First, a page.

... sure, I'm a turtle, and you are a belle, And my language is not your fine lingo; But smile on me, tall one, and be my bright flame, You miraculous, wondrous flamingo! You blazingly beauteous flamingo! You turtle-absorbing flamingo! You inflammably ...
— The Book of Humorous Verse • Various

... for the best part of a week. She was a very nice lady where I was, and she treated me proper with the best of everything. Her husband he was fighting; but she had the nicest little boy I ever knew, a little fellow of five, or six it might be, and we got on splendid. The amount of their lingo that kid taught me—'We, we' and 'Bong swot' and 'Commong voo potty we' and all—and I taught him English. You should have heard that nipper say ''Arf a mo', old un!' ...
— The Angels of Mons • Arthur Machen

... horses made their entrance through those halls with so much spirit and such a noble carriage that the Emperor and every one were struck with wonder. Thereupon, Messer Durante advanced in so graceless a manner, and delivered his speech with so much of Brescian lingo, mumbling his words over in his mouth, that one never saw or heard anything worse; indeed the Emperor could not refrain from smiling at him. I meanwhile had already uncovered my piece; and observing that the Emperor had turned ...
— The Autobiography of Benvenuto Cellini • Benvenuto Cellini

... spoke about the place, so I very soon got acquainted with the lingo, whether I liked it or not; and almost the first thing I understood was that Mr Don Christoval had boasted that, fierce as I was, he'd tame me so that in six months I wouldn't dare to say my soul was ...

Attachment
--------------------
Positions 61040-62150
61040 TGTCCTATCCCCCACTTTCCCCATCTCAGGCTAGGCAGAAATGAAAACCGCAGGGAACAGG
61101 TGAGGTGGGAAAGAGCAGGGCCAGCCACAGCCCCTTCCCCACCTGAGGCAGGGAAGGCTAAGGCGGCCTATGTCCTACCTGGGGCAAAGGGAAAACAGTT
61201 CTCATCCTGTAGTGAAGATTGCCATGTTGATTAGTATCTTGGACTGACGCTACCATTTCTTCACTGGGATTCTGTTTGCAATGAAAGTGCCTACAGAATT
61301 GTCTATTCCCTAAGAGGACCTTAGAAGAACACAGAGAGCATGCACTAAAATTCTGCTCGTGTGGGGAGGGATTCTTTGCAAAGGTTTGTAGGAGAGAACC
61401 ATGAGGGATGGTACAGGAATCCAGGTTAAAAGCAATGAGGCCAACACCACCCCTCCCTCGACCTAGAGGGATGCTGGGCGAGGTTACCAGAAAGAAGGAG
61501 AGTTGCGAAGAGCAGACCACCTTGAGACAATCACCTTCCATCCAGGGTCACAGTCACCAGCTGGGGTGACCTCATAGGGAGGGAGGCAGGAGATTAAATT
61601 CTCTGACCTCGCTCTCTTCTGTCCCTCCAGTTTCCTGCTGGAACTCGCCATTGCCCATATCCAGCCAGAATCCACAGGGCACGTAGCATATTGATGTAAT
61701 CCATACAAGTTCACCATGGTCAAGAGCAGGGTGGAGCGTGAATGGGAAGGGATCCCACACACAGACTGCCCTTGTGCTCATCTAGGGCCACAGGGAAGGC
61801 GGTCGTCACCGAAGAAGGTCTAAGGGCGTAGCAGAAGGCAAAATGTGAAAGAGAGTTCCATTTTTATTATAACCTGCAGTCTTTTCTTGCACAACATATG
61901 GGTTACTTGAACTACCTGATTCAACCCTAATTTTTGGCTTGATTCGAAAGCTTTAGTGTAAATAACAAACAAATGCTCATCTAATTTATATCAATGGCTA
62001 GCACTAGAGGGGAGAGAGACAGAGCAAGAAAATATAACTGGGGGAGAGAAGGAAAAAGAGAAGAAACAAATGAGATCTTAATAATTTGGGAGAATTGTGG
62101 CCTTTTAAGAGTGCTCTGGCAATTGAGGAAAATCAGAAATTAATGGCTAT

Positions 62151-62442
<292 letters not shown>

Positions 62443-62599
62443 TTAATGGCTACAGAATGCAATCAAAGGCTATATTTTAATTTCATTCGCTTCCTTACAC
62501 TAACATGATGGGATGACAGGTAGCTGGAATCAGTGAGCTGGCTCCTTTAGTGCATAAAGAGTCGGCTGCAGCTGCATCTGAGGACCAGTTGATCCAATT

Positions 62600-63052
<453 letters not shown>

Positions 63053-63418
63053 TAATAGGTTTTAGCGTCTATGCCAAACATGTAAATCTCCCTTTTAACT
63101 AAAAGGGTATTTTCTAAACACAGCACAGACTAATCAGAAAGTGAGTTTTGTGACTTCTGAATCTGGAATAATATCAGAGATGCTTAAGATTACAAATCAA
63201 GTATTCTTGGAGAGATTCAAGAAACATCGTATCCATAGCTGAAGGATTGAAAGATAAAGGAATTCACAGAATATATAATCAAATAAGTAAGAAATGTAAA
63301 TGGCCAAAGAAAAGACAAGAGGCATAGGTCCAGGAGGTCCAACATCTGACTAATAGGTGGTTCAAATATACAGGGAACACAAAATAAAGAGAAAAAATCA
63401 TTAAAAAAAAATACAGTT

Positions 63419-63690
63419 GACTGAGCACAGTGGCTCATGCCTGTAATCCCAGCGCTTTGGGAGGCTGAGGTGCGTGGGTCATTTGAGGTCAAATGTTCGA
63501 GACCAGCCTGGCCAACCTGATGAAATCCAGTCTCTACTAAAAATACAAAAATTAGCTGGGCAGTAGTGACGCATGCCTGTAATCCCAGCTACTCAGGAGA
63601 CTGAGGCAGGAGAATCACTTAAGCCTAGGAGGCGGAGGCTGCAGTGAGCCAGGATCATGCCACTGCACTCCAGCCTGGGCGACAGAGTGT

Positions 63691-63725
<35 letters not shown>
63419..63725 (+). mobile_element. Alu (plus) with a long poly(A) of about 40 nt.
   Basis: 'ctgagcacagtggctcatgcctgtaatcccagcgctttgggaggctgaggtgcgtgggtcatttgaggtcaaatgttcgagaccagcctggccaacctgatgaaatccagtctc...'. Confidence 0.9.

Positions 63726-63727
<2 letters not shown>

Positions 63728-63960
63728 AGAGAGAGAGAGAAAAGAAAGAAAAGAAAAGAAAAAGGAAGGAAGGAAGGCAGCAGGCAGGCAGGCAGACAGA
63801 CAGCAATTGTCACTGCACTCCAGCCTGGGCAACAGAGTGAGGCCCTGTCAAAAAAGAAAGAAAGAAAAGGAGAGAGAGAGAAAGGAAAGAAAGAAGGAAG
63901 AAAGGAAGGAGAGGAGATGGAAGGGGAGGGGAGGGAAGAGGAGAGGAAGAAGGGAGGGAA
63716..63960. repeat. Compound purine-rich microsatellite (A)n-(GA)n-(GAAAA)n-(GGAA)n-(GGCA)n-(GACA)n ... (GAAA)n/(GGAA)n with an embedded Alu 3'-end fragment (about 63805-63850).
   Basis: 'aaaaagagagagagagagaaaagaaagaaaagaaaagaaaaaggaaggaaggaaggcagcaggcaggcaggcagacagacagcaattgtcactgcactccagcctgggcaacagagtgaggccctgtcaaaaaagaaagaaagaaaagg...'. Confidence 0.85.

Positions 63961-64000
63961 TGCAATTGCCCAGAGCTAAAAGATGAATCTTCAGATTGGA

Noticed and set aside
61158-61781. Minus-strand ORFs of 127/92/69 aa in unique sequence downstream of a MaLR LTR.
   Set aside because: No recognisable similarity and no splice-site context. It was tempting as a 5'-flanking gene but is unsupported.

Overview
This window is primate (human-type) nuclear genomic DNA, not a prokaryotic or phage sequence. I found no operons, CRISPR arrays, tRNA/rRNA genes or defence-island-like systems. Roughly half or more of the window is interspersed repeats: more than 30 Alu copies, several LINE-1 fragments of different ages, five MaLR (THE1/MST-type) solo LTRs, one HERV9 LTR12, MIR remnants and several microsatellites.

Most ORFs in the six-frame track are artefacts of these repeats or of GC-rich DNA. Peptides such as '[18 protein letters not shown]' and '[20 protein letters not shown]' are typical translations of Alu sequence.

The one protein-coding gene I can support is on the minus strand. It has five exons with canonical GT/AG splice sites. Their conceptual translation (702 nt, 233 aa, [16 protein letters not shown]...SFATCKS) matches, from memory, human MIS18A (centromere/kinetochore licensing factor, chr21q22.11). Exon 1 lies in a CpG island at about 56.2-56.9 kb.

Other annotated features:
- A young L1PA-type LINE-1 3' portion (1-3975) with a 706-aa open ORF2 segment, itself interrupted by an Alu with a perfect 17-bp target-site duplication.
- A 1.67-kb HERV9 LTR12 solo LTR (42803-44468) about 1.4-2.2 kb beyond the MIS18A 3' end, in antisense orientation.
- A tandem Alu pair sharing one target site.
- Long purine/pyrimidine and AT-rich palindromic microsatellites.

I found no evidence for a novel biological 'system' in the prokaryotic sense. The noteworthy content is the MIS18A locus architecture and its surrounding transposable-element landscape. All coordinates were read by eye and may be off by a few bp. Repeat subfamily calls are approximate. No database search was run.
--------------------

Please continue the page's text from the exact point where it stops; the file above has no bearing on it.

— The Voyage of the Aurora • Harry Collingwood

... Saturn. That's scarcely god-lingo, my boy; but 'tis much as you say, and no wonder. Free imports have ruined my realm—I refer to Bad-Temper and Blunder, Two brutish and boobyish Titans—they've wholly corrupted our morals, And taught us "Boycotting," and "Strikes," and "Lock-outs," and all sorts of mad quarrels. ...
— Punch Among the Planets • Various

... quaint old book, which was not printed till two hundred and fifty years after it was written, will show us how much the work aboard a Sea-Dog ship was, in some ways, like the work aboard any other sailing ship, even down to the present day; and yet how much unlike in other ways. Some of the lingo has changed a good deal; for English seamen soon began to drop the words King Henry's shipwrights brought north from the Mediterranean. Many of these words were Italian, others even Arabic; for the Arabs, Moors, and Turks haunted ...
— Flag and Fleet - How the British Navy Won the Freedom of the Seas • William Wood

... the lingo of the red men, but it was presumed they had a fair understanding of English, taking which for granted, he proceeded to carry out his self-imposed mission. He told the bucks they had no business off their reservation, although it was a matter of indifference ...
— Two Boys in Wyoming - A Tale of Adventure (Northwest Series, No. 3) • Edward S. Ellis

... Leafy oats create a little more biomass than wheat. Corn, on the other hand, is frost tender and can't be planted early. It is also not closely planted but is sown in widely-spaced rows. Corn takes quite a while before it forms a leaf canopy that uses all available solar energy. In farming lingo, corn is ...
— Organic Gardener's Composting • Steve Solomon

... flare and as far. Never have I seen such a thing, I say, and never shall. There were the three of them, like young deer on a bleak hillside, singing and laughing and leaping down, and, what's more, speaking to each other in an odd lingo, with here a word of French and there a word of German, and after that something that was beyond me and ...
— The House Under the Sea - A Romance • Sir Max Pemberton

... and 'tis like I may not. I am somewhat dainty in making a resolution, because when I make it I keep it. I don't stand shill I, shall I, then; if I say't, I'll do't. But I have thoughts to tarry a small matter in town, to learn somewhat of your lingo first, before I cross the seas. I'd gladly have a spice of your French as they say, whereby to hold ...
— The Way of the World • William Congreve